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Drama Fiction Mystery

Natsai would never have admitted she was a hoarder. But since recently downsizing to a smaller flat, she realised she had a lot of excess baggage in her life. Brand new kitchen utensils and even clothes were still in their original packages, unused. Books were her greatest weakness. Some had never been read, and she couldn't remember what had driven her to purchase or collect some of the genres; for example, she had never been a great science fiction reader. Some, Natsai recalled, had been passed down by her much older sister Chipo who, in her restlessness and constantly being on the move, discarded possessions in her wake.

With limited space in her new flat, Natsai had cast sentimentality aside and decided to donate Chipo's old castoffs to a children's home, which had recently appealed for second-hand books for an upcoming fundraising jumble sale. As she sifted through a pile, a small, coloured photograph flew out of the back flap of one of the hard copies.  

Natsai turned it over, trying to make sense of the connection between the faces and the writing on the back in black ink. Cross-legged on the floor, she examined the photograph more intently. Although yellowing, the words "The love of my life XXX" appeared to relate to a young woman holding a sleeping baby wrapped in a fluffy white blanket. The woman had a corkscrew coil hairstyle like Bob Marley in his younger days. She was smiling with her head tilted while proudly holding up the baby slightly to the camera. Compared to the baby, she had a broad, attractive nose complimenting a rich brown skin tone, unlike her baby's paler complexion. Natsai concluded that it was a mother and child, and her fleeting yet strong resemblance suggested someone Natsai thought she knew.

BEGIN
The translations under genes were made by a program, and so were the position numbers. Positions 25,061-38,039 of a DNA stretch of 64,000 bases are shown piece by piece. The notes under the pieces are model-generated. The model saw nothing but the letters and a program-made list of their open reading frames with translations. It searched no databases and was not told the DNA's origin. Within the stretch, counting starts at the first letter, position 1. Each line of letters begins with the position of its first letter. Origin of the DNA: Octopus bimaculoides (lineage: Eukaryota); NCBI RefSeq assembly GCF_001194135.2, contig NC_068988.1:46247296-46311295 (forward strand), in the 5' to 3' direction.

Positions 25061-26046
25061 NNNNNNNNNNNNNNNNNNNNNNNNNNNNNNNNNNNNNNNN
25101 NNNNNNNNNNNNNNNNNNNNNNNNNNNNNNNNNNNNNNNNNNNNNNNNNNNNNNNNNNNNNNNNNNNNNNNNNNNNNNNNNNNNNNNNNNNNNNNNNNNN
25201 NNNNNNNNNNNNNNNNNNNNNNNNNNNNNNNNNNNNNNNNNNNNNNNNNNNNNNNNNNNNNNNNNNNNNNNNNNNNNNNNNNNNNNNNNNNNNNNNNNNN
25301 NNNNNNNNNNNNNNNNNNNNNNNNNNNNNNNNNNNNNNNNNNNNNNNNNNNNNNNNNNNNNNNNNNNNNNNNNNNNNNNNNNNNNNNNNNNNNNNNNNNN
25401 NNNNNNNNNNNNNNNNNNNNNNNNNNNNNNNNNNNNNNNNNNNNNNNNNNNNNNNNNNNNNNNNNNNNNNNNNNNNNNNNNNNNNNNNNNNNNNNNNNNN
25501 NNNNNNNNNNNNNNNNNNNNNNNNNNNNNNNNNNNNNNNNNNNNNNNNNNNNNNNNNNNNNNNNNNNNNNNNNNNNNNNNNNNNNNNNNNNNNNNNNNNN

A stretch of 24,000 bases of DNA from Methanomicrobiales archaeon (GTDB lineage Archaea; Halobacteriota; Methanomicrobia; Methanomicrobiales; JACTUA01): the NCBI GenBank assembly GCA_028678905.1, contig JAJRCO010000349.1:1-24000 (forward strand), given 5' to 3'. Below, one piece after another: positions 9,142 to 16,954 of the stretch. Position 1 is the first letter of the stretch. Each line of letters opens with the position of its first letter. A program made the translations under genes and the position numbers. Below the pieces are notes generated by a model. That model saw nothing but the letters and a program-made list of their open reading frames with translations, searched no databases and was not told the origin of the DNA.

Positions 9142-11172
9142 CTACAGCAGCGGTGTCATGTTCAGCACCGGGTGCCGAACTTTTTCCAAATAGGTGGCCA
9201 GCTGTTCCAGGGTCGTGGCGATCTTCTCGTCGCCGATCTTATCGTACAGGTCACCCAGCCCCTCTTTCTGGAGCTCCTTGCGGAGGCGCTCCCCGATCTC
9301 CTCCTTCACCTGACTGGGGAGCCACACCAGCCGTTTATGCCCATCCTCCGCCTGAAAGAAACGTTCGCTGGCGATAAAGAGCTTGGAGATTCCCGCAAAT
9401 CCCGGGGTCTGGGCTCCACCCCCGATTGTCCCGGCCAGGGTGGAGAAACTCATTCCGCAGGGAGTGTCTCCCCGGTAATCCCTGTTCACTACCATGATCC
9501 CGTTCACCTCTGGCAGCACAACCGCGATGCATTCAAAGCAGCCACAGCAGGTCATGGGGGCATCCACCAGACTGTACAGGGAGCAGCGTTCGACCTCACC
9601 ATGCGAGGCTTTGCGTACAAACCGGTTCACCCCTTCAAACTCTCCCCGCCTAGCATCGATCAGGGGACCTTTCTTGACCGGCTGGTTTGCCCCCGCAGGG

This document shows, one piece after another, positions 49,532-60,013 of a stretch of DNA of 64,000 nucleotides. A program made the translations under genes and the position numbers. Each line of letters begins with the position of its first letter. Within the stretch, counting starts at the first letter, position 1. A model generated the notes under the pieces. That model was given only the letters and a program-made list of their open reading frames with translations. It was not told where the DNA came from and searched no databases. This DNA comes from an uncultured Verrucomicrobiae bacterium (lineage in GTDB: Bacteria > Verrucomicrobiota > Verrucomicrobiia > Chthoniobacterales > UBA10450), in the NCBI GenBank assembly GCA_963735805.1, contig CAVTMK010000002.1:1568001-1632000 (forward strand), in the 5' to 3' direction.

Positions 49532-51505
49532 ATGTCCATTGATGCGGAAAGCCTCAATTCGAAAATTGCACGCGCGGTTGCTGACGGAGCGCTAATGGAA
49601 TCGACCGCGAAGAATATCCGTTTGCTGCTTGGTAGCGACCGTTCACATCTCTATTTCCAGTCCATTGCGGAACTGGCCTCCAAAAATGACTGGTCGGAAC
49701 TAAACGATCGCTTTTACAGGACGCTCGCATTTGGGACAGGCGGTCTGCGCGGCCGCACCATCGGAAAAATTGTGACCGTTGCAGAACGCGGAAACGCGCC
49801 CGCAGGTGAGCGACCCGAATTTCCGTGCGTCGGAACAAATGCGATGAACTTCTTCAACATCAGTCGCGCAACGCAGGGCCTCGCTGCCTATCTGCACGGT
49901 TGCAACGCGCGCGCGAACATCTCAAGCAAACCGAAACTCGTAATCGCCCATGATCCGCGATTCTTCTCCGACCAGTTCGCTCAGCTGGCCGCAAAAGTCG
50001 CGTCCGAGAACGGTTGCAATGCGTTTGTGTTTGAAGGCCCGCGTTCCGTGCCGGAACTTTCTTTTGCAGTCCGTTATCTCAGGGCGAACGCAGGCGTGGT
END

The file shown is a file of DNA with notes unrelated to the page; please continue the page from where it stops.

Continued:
Turning the photograph over yet again, Natsai thought there was a resemblance with her mother in her youth. But the baby was too young to identify, and if it was Chipo, her older sister, Natsai felt sure she had never seen the photograph before.

As she took a break during her unpacking, she called Chipo, who was also her confidante.

"Hie, were you expecting another call? The speed you answered…."

"Oh, hello, little sister. How are you settling into your new apartment? Yes, I was expecting someone else. Is everything ok? How's the unpacking going?"